San Diego Reader review by Robert Bush

Bobby Bradford Mark Dresser Glenn Ferris – Live in LA (CF 241)
LA trumpeter/cornetist Bobby Bradford is a living legend of free jazz music. He grew up in Fort Worth, Texas and played with childhood friend Ornette Coleman, eventually replacing Don Cherry in Coleman’s quartet years later, after a stint in the Air Force, and the move to California.   He enjoyed a long and fruitful association with reed master John Carter, another Texas transplant, that lasted until Carter’s death.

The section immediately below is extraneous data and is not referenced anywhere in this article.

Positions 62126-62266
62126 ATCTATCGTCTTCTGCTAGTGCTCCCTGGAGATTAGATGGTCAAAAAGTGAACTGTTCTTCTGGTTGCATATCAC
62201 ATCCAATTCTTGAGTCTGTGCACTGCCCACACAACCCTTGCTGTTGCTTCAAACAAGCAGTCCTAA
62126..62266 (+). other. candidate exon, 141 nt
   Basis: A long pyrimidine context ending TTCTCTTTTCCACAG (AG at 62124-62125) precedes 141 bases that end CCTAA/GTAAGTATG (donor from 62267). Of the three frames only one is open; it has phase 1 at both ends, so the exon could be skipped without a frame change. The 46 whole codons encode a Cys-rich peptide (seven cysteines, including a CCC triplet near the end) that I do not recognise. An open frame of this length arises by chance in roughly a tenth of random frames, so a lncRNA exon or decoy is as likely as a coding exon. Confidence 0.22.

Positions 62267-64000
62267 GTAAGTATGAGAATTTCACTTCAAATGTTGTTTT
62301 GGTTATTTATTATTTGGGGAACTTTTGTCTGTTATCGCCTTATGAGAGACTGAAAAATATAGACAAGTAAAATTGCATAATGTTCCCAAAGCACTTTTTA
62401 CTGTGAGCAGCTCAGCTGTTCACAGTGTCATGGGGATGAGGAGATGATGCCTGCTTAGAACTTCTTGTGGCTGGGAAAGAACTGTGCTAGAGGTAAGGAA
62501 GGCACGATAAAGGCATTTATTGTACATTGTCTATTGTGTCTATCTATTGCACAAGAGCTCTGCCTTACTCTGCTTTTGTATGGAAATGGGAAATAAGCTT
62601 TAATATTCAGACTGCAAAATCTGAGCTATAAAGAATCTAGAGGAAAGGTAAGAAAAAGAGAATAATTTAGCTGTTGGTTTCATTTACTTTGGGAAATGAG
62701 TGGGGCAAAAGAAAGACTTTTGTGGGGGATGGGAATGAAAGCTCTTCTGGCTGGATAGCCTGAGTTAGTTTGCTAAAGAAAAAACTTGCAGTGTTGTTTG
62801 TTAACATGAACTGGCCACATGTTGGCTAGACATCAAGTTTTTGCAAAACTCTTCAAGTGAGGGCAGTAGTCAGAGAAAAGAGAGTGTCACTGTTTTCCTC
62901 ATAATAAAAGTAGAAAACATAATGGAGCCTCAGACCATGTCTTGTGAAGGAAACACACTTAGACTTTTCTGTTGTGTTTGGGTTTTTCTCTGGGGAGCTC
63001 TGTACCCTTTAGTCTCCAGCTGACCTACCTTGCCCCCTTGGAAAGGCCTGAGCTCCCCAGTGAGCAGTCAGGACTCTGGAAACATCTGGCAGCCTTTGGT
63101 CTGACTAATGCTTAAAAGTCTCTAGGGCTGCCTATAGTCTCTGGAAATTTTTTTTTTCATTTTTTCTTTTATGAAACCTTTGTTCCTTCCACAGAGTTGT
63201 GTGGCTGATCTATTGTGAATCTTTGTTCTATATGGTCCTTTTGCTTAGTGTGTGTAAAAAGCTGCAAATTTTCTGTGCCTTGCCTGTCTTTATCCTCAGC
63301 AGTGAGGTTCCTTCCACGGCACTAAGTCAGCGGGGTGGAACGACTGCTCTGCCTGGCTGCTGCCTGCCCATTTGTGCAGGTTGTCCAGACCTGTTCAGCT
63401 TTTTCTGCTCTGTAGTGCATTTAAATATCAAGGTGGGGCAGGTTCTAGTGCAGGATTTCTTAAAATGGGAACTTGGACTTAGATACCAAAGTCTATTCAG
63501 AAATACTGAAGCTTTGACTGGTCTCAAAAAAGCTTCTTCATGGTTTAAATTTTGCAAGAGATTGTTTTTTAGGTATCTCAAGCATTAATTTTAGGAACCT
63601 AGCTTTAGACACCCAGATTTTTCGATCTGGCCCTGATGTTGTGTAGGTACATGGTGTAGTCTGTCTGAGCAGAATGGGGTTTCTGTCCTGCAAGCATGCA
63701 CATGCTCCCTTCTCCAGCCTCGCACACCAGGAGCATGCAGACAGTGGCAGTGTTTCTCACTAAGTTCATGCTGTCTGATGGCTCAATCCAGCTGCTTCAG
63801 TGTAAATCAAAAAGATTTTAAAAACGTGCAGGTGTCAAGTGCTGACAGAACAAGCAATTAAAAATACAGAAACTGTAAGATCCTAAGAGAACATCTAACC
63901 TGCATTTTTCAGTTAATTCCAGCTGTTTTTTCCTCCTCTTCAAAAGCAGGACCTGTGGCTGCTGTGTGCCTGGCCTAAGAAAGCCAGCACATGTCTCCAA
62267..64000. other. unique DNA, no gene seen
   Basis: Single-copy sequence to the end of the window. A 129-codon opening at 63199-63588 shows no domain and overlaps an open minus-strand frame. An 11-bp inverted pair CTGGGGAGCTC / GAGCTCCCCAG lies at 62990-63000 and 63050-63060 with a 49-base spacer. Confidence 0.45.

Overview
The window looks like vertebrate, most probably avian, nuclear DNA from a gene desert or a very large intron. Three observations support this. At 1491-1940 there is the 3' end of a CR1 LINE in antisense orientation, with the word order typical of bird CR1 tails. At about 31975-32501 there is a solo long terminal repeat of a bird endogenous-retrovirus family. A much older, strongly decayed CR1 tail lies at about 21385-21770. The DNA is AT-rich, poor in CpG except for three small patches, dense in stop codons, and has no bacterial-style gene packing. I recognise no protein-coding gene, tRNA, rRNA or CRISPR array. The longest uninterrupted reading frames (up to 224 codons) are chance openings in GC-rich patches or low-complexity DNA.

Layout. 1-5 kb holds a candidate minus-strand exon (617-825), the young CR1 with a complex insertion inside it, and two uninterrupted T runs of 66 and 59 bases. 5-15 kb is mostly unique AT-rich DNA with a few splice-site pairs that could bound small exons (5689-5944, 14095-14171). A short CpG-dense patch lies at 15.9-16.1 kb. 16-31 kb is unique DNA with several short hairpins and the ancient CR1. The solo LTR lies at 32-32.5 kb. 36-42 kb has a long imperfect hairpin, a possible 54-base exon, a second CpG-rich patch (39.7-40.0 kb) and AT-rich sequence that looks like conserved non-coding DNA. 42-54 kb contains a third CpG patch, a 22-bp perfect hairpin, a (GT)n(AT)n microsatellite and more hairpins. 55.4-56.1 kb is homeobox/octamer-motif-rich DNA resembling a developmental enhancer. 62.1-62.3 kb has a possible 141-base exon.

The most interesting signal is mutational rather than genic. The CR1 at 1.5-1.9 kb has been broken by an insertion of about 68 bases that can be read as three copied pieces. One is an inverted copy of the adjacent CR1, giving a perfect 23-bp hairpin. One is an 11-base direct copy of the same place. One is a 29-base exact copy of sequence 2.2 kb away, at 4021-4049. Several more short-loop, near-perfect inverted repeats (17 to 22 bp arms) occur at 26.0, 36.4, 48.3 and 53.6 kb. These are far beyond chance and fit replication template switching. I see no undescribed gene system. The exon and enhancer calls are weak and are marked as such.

Glenn Ferris began playing trombone as a professional in the ahead-of-its-time Don Ellis Orchestra in 1968, when he was just 18. In 1972, he went out on the road with Frank Zappa, and ultimately landed in France, where he continues to teach and play presently.   Mark Dresser first played with Bradford in the early ’70s, in a group with David Murray on saxophone and James Newton on flute, helmed by future music critic/drummer Stanley Crouch. He moved to Italy via a Fulbright Fellowship to study with Franco Petracchi, then to New York for 18 years playing with Anthony Braxton and other leaders of the free jazz continuum, before returning to San Diego to teach at UCSD.   Live In LA represents a sublime collaborative effort between three master musicians at the top of their game. All of these guys share a very strong rhythmic component–allowing them to breathe together as a unit despite the absence of drums. Indeed, Dresser performs a sort of double duty–keeping time not only through the surety of his bass line flow, but also with well-timed percussive effects that drive the pulse forward.   Dresser’s “For Bradford,” opens the disc, and the polyphony of the two horns over the shifting metrics of the bass is well established when Ferris muscles to the front with bluesy repetitions and swinging lines, soon joined by the fat, smearing remarks of Bradford. They solo together, then suddenly Dresser surfaces with his trademarked double-glissandi and chromatic strumming.   “In My Dream,” an original by the trombonist, begins with a fanfare like melody, and when Dresser breaks into straight “time” playing, the results are ecstatic, opening up a bed of support for Ferris’ ebullient, swinging solo.   On “Pandas Run” and “Bamboo Shoots,” the three players create remarkably cogent, on-the-spot group improvisations that bear the same weight as the more composed material. Bradford lays out long lines of chromatic sequences, then rests, as Ferris takes over with burring, slurring commentary. Dresser’s bass is always muscular and adroit, and his hands are so powerful, he occasionally makes his strings sound like rubber-bands about to snap.   “Bbjc,” by the bassist, opens with Bradford and Ferris engaged in echoing lines while Dresser alternates between furious walking, shifting pedal tones and brief moments of violent string slapping. Bradford and Ferris solo in tandem– the trumpeter’s insistent trills often drawing short bursts of multiphonics from the trombone in reply. Bradford even whips out the plunger-mute for some gutbucket discourse–a true aural delight.

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